With this in mind, I use an iPhone for the kind of street stuff where the concept or story is almost totally complete in itself, where I would only lose the moment or fiddle needlessly if carrying a more complex camera, or where the presence of a more obvious, “serious” camera would attract too much unwelcome attention. Damn ’em, phone cameras do buy you some invisibility and stealth, which is crazy, since much greater harm has been done by these ubiquitous little snoopercams than by all the “pro” cameras ever manufactured. Go figure.
When you take all the worry out of making a picture, you take all the responsibility and some of the joy out of it, too. My opinion, from my perch in the land of the dinosaurs. Cameras are not artists: they are tools, and when you give up the final say-so in what a picture will eventually be to a device, you get the recording of information, not the documentation of a soul.
COMFY VS. CONFRONTATIONAL
By MICHAEL PERKINS
THERE SEEMS TO BE TWO SETS OF RULES WHEN IT COMES TO CANDID PHOTOGRAPHY.
It seems size does matter.
Let me explain.
The physical dimensions of cameras are an unspoken code for the comfort level we extend to the photographers behind them. This may go back to the very first days of the medium, when all cameras were obtrusively large and obvious. Getting your picture “took” was a formal, intentional thing, and that bulky machine was there to record something permanent, important. Contrast that with the appearance , at the end of the 19th century, of the Kodak Brownie, the first genuine “everyman” camera. Small. Personal. Informal. Most of all, non-threatening.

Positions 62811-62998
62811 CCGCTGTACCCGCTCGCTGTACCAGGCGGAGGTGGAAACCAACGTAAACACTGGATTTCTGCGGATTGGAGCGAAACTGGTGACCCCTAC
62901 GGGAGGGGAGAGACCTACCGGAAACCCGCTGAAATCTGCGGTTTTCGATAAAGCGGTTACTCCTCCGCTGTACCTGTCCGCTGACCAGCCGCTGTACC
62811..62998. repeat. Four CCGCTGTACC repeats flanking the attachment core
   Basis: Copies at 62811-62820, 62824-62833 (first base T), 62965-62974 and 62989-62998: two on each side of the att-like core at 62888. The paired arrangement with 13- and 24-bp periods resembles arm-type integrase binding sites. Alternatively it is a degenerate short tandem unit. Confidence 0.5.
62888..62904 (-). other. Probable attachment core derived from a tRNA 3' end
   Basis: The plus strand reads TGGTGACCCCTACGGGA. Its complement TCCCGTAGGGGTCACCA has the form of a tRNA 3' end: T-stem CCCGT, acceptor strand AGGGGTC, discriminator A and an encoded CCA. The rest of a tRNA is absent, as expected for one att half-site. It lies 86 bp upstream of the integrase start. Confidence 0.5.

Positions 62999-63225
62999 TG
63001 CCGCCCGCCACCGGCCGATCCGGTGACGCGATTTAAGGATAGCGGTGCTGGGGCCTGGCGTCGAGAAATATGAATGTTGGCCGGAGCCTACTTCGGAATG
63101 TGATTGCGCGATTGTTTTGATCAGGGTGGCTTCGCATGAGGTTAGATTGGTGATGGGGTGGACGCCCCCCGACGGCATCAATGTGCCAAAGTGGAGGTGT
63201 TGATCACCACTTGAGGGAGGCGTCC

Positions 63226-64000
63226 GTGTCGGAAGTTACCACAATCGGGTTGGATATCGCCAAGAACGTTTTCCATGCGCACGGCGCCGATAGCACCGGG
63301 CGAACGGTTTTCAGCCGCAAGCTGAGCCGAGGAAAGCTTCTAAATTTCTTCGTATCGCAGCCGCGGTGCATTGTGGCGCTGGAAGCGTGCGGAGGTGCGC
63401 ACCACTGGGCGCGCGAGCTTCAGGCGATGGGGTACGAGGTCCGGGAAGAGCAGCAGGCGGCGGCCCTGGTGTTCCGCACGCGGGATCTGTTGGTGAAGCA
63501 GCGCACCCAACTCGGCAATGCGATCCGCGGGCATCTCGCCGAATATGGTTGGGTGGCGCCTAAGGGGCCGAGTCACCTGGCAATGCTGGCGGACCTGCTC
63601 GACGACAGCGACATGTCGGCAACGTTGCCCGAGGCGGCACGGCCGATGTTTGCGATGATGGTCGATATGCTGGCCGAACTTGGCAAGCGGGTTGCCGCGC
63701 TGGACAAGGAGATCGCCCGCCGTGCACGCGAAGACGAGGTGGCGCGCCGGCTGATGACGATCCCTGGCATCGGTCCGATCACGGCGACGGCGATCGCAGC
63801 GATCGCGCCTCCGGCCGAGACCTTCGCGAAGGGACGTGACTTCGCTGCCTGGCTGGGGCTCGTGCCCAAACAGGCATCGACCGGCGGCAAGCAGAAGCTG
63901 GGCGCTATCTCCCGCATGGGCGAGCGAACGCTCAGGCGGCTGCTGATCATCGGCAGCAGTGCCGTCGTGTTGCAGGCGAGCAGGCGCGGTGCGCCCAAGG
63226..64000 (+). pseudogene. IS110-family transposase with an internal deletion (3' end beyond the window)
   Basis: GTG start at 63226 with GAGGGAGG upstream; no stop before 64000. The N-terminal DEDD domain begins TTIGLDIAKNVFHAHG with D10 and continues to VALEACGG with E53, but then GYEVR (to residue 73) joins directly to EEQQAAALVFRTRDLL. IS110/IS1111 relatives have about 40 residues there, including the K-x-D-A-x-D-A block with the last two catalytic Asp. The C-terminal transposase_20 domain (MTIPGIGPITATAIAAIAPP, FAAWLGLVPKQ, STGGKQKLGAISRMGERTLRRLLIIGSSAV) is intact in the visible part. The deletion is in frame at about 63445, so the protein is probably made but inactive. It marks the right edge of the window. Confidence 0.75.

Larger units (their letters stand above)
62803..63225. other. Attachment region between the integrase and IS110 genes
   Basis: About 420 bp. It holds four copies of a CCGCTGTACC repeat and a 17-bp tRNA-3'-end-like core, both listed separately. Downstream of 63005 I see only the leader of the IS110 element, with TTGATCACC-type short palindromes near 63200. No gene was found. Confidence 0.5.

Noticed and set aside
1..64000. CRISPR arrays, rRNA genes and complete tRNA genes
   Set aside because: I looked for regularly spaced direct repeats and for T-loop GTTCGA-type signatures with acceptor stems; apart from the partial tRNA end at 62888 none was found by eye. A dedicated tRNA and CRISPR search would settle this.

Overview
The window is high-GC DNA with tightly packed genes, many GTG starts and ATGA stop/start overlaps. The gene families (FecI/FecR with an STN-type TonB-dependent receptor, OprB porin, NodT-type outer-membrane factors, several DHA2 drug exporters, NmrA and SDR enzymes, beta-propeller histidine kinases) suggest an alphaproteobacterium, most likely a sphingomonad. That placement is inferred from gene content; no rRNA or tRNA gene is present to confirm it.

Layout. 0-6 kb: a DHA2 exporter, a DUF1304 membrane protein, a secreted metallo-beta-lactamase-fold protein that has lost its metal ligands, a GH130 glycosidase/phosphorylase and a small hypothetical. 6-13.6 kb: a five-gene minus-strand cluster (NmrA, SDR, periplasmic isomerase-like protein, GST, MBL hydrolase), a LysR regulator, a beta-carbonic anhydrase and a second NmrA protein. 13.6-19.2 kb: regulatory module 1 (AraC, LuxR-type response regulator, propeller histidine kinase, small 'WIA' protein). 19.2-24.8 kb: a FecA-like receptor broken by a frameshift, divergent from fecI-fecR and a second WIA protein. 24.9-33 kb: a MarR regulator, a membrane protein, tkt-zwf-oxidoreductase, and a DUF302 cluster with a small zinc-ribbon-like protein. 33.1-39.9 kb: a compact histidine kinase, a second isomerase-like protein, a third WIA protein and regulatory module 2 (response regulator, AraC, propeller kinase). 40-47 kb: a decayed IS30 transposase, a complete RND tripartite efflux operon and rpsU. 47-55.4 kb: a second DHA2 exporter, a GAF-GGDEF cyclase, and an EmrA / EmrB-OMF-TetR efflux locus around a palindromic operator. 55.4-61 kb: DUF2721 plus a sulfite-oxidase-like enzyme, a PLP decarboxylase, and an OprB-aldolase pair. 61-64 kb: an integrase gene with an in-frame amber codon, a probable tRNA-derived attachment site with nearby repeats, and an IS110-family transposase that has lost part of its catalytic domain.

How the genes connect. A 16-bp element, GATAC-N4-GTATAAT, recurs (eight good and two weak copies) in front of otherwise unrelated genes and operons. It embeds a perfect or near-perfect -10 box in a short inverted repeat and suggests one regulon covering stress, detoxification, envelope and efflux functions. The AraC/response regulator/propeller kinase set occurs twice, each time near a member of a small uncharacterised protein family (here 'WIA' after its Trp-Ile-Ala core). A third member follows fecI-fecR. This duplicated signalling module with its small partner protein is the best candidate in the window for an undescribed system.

Jump to the present day and the pronounced size difference between compact cameras and DSLRs, a distinction which still signals whether a photomaker is perceived as friend or foe. “Friend” is the guy who quickly snaps a picture of you and your friends blowing out birthday candles with his cute little Fuji or iPhone. “Foe” is more likely the guy taking time to frame a shot while hiding his predatory face behind a big scary Nikon….since he’s the “serious” photographer, thus less trustworthy. Is he after something? Is he trying to catch me doing something stupid, or worse, actually revelatory? Is he trying to imprison my soul in his box?
This binary reaction….good camera, bad camera…is deeply rooted in our collective DNA. It’s understandable. But it’s illogical.
Seriously, consider the twin assaults that digital media and miniaturization have launched on the concept of privacy in recent decades. Ponder the sheer ubiquity of all those millions of new “friendly” little phones. Contemplate the invasion represented by the indiscriminate, relentless posting of giga-hunks of previously personal moments on social networks, then tell me how the presence of more formal, “foe” cameras represents anything close to the same level of risk or exposure. And yet it is the purse-sized camera that is regarded in public places as benign, while the DSLR is far more likely to be rousted by mall cops acting as self-appointed foto sheriffs.
I’m not saying for a moment that there shouldn’t be civility, decency, respect and restraint practiced by photographers who are, however briefly, entering the personal space of strangers. That’s just common sense. I always feel horrible when I think my presence has caused my subjects to cringe or twitch. However, I think it’s time that, for candid photography, there be a single set of rules on the concept of comfy versus confrontational.
- Kodak Brownie Reimagined as Vintage iPhone Dock (iphonesavior.com)